More nutritious than raw rice and particularly popular in West Africa, parboiled rice represents an economic opportunity for many women in the Collines Department in Benin.
In this central region of the country, 5,300 women have come together to form various unions of women rice parboilers, becoming experts in this raw rice processing method in order to improve their income and living conditions.
While these women’s desire for progress is unwavering, their path to greater financial independence and well-being is nonetheless full of hurdles. Indeed, in Benin, the power to make decision is mainly concentrated in the hands of men. Whether in matters of participation in the political, social or economic life, or of choices related to education, health and family planning, it is generally up to the husband to make decisions for his wife and family. This lack of empowerment and decision-making ability restricts women’s access to multiple services, as well as to opportunities for development and economic empowerment.
It is to counter this unfavourable trend for women that the project Supporting Women’s Entrepreneurship in the Rice Industry (PAEFFR) aims to support partner associations so that they become profitable, professional and recognized businesses in the rice sector.
“I used to be incapable of speaking in public, but now I can do it, even in front of men. The support from PAEFFR made me gain more self-confidence,” explains Elisabeth Maffon, President of the Union des coopératives communales des étuveuses de Riz (UCCER) in Savalou.
“The training sessions on positive masculinities have given our husbands confidence. They are now aware that their wives will receive training to improve their income and their living conditions, and that they will therefore contribute more effectively to household expenses,” adds Augustine Agbanrin, Secretary General of the Union des coopératives communales des étuveuses de riz (UCCER) in Bantè.
In total, 5,300 women rice producers and parboilers benefit from consulting and training services to become directors of more efficient, economically sustainable and socially just businesses. Concretely, this implies a comprehensive approach that can fulfill the various needs of women entrepreneurs such as literacy, leadership, governance and management training as well as participation in economic development.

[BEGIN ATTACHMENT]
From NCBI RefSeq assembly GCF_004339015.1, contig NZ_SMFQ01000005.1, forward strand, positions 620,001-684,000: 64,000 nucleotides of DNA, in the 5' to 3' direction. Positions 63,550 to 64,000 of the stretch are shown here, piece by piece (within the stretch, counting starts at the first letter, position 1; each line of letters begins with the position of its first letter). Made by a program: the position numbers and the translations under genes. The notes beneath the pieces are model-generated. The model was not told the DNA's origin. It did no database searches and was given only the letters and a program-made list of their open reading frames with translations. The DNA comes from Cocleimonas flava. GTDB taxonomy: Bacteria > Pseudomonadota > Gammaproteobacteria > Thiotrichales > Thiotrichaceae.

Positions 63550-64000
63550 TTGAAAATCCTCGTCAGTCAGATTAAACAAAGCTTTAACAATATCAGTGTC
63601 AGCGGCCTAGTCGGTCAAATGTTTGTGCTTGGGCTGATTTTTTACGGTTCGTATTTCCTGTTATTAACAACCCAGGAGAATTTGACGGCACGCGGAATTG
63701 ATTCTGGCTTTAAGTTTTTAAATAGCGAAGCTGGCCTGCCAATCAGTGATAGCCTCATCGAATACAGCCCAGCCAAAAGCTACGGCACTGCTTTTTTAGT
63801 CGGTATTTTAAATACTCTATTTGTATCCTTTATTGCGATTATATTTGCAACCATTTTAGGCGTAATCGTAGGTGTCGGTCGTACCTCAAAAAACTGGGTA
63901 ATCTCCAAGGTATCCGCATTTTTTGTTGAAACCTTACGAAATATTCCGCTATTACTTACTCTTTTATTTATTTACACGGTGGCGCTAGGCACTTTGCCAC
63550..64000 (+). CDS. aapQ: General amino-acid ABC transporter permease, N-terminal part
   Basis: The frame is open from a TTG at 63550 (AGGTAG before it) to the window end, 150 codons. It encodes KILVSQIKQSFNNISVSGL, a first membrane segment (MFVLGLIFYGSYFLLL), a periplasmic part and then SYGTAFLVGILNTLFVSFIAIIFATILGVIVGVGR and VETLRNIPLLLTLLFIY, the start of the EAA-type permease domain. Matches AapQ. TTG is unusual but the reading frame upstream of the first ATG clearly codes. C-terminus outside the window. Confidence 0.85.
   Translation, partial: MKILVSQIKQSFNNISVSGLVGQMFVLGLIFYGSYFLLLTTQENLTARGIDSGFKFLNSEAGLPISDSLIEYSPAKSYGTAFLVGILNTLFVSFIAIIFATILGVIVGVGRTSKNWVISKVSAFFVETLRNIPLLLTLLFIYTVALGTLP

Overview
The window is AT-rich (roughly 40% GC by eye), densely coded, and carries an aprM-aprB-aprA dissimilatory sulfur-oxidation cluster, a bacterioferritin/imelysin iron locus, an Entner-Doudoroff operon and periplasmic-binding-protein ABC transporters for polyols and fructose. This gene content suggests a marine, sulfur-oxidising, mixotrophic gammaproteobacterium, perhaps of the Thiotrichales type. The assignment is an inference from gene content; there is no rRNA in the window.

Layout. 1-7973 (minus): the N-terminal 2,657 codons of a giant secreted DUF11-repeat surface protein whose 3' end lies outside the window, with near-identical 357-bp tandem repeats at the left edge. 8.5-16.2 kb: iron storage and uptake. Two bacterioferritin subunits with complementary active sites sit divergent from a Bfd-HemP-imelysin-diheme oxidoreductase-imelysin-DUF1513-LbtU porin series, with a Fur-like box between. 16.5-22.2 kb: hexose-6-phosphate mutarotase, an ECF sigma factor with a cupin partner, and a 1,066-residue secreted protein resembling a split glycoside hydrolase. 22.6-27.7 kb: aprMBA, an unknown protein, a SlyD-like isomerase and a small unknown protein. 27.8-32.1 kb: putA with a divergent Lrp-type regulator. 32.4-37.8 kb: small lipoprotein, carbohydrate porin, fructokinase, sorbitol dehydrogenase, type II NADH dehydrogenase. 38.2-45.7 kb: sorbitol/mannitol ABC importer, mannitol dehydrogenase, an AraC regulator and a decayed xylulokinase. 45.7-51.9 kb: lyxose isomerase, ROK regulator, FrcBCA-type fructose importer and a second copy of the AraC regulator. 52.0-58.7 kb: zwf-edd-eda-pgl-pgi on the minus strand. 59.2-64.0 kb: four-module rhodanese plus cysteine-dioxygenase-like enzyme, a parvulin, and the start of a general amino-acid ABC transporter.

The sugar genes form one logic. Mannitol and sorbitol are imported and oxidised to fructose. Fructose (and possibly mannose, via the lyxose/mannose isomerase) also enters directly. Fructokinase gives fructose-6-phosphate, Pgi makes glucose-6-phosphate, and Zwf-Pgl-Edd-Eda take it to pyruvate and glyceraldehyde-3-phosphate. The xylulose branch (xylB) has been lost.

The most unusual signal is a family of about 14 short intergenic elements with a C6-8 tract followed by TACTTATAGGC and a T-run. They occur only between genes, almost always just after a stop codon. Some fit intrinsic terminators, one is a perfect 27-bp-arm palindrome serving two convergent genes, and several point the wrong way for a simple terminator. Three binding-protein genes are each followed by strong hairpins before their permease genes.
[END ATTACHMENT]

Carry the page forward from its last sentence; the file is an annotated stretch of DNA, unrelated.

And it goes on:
“The capacity building on cost calculation (production costs, operations account) enabled us to know our profit margin. This motivated us to increase our parboiled rice production capacity,” explained Augustine Agbanrin.
With the project’s support, the adoption of more efficient processing practices helped improve the yield of parboiled rice. In this way, women who respect the recommended drying time of at least two hours obtain a higher rice processing rate than those who do not.
Additionally, forced to compete with imported parboiled rice and considering the impact of the COVID-19 pandemic on the agricultural production market, women have been able to adapt by developing new marketing strategies with the support of the project. They have thus improved their ability to reach certain markets by adopting more effective penetration strategies. They were therefore able to market their production and to anticipate the repayment of their credit to their financial institution. These women’s ability to negotiate their loans also enabled them to build up stocks of raw materials in order to increase their production of parboiled rice.
“Capacity building on rice quality and market prospecting have raised the sale price and the volumes of parboiled rice offered by the women producers, in turn improving their sales,” explains Augustine Agbanrin.
In fact, since the start of the project in 2017, the sales volumes of the women parboilers have increased by 226%, leading to a considerable increase in their revenues in the sector, which rose from $33,440 in 2017 to $98,202 in 2020.
The Supporting Women’s Entrepreneurship in the Rice Industry project (PAEFFR) is funded by Global Affairs Canada and supported by the Club des ambassadrices du CECI. It is built on the successes and lessons learned from the Support Project for Women Rice Parboilers of Burkina Faso (PAERIZ), which ended in 2019.
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